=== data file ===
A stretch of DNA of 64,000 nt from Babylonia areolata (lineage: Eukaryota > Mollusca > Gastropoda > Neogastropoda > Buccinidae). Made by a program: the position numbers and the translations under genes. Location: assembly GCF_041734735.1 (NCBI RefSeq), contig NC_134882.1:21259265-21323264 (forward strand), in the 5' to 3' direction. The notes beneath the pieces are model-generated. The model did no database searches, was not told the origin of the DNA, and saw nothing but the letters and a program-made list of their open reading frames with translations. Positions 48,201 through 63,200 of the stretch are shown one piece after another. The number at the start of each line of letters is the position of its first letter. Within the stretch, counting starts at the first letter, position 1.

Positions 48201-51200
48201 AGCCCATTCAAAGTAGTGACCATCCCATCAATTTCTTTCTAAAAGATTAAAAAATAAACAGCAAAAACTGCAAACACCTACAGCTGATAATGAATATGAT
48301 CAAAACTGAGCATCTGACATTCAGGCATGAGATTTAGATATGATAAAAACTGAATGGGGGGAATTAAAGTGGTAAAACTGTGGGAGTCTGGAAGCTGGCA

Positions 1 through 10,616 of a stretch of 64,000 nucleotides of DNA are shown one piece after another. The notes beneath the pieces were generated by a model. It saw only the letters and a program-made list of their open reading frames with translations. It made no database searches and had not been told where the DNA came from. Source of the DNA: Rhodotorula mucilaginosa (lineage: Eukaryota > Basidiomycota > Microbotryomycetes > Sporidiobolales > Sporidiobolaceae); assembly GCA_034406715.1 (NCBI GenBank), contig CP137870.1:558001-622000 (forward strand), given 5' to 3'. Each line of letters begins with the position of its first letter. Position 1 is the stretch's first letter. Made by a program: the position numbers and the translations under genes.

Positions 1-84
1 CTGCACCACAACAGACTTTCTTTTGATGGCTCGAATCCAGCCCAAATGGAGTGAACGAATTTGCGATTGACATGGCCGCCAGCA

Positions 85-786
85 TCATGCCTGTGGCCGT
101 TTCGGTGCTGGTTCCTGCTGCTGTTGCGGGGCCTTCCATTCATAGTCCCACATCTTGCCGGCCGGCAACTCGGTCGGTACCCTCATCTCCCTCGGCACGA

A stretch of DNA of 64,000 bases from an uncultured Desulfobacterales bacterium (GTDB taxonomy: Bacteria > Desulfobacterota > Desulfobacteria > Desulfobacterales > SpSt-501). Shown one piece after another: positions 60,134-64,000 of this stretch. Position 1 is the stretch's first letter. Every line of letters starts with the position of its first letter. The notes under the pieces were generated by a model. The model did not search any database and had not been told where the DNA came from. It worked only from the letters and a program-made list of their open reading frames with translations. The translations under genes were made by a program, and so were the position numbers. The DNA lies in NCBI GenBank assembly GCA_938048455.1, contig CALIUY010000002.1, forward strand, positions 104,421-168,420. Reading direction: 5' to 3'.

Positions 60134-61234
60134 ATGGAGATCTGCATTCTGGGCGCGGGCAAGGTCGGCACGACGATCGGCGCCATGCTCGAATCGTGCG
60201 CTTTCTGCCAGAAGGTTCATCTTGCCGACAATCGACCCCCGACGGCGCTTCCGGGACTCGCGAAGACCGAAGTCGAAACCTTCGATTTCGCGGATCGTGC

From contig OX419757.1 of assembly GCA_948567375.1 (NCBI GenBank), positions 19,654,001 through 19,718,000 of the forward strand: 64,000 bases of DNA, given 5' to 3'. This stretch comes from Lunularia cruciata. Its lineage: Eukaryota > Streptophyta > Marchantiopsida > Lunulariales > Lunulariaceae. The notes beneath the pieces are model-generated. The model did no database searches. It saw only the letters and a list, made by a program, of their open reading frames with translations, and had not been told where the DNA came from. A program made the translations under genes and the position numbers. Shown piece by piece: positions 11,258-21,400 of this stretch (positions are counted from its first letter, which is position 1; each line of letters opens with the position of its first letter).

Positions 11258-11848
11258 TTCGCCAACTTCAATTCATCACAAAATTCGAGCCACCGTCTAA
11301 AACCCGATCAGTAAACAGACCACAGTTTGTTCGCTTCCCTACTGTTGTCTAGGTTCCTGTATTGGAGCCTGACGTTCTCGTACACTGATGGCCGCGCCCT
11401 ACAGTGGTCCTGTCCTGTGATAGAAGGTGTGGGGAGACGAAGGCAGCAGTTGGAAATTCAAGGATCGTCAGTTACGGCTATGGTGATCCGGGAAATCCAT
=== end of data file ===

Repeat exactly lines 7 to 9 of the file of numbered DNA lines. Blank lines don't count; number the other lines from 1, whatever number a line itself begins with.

1 CTGCACCACAACAGACTTTCTTTTGATGGCTCGAATCCAGCCCAAATGGAGTGAACGAATTTGCGATTGACATGGCCGCCAGCA

Positions 85-786
85 TCATGCCTGTGGCCGT